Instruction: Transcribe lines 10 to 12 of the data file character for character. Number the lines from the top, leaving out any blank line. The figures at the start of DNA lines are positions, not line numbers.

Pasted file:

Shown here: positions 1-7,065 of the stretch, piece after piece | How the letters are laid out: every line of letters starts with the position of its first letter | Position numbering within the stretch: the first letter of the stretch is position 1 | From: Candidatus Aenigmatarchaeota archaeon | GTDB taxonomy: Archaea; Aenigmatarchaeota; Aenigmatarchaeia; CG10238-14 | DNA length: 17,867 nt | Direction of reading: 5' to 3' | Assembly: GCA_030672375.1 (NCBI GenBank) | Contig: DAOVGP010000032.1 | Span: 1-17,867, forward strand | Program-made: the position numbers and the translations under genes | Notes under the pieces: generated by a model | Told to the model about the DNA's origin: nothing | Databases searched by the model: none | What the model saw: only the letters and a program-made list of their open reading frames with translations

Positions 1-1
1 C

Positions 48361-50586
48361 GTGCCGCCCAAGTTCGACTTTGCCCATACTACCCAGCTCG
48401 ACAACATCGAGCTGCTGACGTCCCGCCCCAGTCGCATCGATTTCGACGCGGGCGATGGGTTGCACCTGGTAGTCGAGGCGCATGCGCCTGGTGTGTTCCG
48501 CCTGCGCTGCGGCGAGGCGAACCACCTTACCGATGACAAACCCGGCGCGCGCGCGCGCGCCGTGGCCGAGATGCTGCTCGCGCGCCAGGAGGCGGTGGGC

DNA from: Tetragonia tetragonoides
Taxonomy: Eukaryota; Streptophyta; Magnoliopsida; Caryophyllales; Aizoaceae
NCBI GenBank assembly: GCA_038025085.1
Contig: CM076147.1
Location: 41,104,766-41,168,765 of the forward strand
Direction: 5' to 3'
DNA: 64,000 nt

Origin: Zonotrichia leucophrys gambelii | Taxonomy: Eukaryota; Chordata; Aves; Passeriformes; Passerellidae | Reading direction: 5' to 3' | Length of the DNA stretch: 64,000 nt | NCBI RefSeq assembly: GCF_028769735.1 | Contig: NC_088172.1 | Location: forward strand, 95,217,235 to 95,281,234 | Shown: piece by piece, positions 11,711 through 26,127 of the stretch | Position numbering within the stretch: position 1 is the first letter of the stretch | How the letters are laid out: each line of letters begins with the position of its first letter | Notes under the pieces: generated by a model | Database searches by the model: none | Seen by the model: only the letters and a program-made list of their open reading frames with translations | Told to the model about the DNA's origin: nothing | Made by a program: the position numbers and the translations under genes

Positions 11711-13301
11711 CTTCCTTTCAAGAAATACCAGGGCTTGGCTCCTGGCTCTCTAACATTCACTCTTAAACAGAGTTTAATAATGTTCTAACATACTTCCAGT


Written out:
NCBI GenBank assembly: GCA_038025085.1
Contig: CM076147.1
Location: 41,104,766-41,168,765 of the forward strand